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JF-17 Thunder (One)

Saturday, May 5, 2012

JF-17 Thunder Wallpaper 1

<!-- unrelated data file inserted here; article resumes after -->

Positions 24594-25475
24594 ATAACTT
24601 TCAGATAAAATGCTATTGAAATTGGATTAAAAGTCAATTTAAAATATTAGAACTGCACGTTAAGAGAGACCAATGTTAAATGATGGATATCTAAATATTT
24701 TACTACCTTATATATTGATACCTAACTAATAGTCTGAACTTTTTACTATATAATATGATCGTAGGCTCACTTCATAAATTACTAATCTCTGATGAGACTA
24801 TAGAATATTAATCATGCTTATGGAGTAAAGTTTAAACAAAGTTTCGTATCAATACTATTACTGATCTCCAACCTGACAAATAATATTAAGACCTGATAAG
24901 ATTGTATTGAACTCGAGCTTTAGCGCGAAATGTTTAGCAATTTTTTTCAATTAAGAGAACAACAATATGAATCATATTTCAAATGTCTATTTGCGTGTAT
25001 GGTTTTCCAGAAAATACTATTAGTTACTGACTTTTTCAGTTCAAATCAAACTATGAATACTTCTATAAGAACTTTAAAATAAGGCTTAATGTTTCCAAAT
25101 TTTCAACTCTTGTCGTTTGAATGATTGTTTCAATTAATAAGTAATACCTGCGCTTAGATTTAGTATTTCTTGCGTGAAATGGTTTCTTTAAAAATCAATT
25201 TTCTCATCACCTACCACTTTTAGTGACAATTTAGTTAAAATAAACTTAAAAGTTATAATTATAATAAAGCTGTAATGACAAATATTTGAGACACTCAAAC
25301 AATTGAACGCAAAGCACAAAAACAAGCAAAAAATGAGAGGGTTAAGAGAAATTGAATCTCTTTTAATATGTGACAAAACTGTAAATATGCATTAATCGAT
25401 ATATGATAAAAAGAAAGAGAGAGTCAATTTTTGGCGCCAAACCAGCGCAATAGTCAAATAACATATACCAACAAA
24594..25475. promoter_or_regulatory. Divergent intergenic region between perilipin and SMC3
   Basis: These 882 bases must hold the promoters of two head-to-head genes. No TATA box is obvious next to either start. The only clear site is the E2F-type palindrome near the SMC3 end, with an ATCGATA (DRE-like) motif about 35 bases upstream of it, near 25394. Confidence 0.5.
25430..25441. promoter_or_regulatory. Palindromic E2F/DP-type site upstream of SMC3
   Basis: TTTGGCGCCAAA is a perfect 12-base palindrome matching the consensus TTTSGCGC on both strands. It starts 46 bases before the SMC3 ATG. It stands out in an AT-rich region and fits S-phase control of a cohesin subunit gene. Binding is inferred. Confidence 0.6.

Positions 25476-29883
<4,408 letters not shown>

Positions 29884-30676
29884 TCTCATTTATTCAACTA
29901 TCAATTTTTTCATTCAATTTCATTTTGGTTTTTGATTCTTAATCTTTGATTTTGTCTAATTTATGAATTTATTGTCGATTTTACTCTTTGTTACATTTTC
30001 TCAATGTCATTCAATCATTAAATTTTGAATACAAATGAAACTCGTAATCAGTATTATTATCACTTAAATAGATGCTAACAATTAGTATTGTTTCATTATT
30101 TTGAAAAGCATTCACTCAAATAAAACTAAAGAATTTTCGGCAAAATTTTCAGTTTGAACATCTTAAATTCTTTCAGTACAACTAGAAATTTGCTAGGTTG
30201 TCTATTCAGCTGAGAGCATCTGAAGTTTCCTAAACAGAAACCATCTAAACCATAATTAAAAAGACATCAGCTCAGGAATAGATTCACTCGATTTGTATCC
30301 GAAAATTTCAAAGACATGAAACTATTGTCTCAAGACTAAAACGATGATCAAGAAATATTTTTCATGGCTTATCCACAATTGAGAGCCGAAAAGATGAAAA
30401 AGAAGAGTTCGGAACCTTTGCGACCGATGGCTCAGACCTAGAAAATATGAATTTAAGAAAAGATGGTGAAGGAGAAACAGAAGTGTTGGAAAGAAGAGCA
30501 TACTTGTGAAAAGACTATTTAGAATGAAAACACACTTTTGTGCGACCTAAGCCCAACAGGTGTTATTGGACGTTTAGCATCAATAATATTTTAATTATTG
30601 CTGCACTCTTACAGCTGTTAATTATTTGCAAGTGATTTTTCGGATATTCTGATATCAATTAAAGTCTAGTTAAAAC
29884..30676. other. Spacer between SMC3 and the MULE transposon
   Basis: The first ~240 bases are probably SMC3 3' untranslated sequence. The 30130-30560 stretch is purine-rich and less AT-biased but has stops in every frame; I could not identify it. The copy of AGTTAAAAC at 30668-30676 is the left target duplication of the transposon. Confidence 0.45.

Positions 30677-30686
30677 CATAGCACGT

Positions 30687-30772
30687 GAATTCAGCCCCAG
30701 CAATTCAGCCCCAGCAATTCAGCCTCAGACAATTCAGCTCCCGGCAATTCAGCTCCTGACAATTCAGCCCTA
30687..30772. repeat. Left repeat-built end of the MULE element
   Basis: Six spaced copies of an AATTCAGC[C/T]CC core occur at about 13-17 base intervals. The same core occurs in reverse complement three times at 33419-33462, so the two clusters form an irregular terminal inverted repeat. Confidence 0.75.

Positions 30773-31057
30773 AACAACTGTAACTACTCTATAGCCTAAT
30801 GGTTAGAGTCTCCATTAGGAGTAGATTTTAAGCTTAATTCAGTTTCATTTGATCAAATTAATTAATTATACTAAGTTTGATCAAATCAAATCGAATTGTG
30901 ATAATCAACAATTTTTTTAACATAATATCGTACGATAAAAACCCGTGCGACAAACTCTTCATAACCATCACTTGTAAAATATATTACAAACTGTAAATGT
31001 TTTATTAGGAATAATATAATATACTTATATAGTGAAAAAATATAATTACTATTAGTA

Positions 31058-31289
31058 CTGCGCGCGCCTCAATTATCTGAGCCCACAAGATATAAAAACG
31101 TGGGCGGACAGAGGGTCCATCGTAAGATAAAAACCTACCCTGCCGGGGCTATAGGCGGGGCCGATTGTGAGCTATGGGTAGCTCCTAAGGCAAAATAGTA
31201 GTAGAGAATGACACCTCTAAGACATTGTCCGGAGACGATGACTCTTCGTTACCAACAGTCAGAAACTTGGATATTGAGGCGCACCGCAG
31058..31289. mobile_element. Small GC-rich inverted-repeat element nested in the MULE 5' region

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The PAC JF-17 Thunder is a light-weight, single-engine, multi-role combat aircraft developed jointly by the Chengdu Aircraft Industries Corporation (CAC) of China, the Pakistan Air Force and the Pakistan Aeronautical Complex (PAC). Its designation "JF-17 Thunder Wallpaper 1" by Pakistan is short for "Joint Fighter-17", while the designation "FC-1 Xiaolong" by China means "Fighter China-1 Fierce Dragon". The JF-17 was primarily developed to meet Pakistan Air Force's (PAF) requirement of the for an affordable,[9] modern multi-role combat aircraft as a replacement for its large fleet of Dassault Mirage III/5 fighters, Nanchang A-5 bombers, and Chengdu F-7 interceptors. It was also to have export potential as a cost-effective and competitive alternative to significantly more expensive Western fighters. In 1999, Pakistan and China signed the contract to jointly develop the FC-1/Super 7. Initial difficulties in acquiring an avionics and radar package from Europe led to many problems, which was solved in 2001, when design of the airframe was "de-coupled" from the avionics. In 2003, the maiden flight of the first prototype occurred in China. The Pakistani designation "Super-7", meanwhile, were replaced with "JF-17". Later test flights with a modified design occurred in 2006. Deliveries to the PAF for further flight testing and evaluation began in 2007 and the aircraft's first public aerial display took place that year in Islamabad. The PAF officially inducted its first JF-17 squadron, No. 26 Squadron, on 18 February 2010 with fourteen aircraft. The JF-17 is expected to cost approximately US$15 million per unit and the PAF has a confirmed order for 150 JF-17s, which may increase to 250 aircraft. Azerbaijan and Zimbabwe had placed orders for the aircraft while Bangladesh, Myanmar, Egypt, Iran, Lebanon, Malaysia, Morocco, Nigeria, Sri Lanka and Algeria showed interest. By 1989, Pakistan had abandoned Project Sabre II, a design study involving Grumman and China to re-design and upgrade the Chengdu F-7, due to economic sanctions by the U.S. In the same year, China and Grumman started a new design study to develop the Super 7, another re-designed Chengdu F-7. Grumman left the project when sanctions were placed on China following the political fallout from the 1989 Tiananmen Square protests. After Grumman left the Chengdu Super 7, the Fighter China project was launched in 1991. Pakistan, meanwhile, required a new fighter to replace its fleet of Dassault Mirage III/5s, Chengdu F-7s, and Nanchang A-5s. JF-17 Thunder Wallpaper 1. In 1995, Pakistan and China signed a memorandum of understanding (MoU) for joint design and development of a new fighter, and over the next few years, the two countries worked out the project details. In June 1995, Mikoyan joined the project to provide "design support" and had "seconded a team of engineers to CAC." In October 1995, it was reported that Pakistan was to select a Western company by the end of the year to provide and integrate the avionics for FC-1, which was expected to go into production by 1999. The avionics were stated to include radars, INSs, HUDs and MFDs. Competing for the contracts were Thomson-CSF with a variant of the RDY radar, Sagem with avionics similar to those used in the ROSE upgrade project and GEC-Marconi with its new Blue Hawk radar, but FIAR (now SELEX Galileo) was expected to win the radar contract with the Grifo S7 because the company had earlier ties with the PAF. In mid-February 1998, Pakistan and China signed a letter of intent covering airframe development. Russia's Klimov offered a variant of the RD-33 turbofan engine to power the fighter. In April 1999, South Africa's Denel offered to arm the PAF's Super 7 with the T-darter beyond-visual-range (BVR) air-to-air missile (AAM), rather than the R-Darter as reported previously. In June 1999, the contract to jointly develop and produce the Chengdu FC-1/Super 7 was signed. The project was to be a 50–50 partnership with the air forces of both countries being committed to ordering the fighter. After GEC-Marconi had abandoned the bidding to supply an integrated avionics suite, FIAR and Thomson-CSF proposed a number of avionics suites based on the Grifo S7 and RC400 radars, respectively despite previously hoping to use the PAF's Super 7 to launch its new Blue Hawk radar. Due to sanctions placed on Pakistan after the country's 1998 nuclear tests, design work progressed very slowly over the next 18 months, preventing delivery of the Western avionics to the PAF. JF-17 Thunder Wallpaper 1
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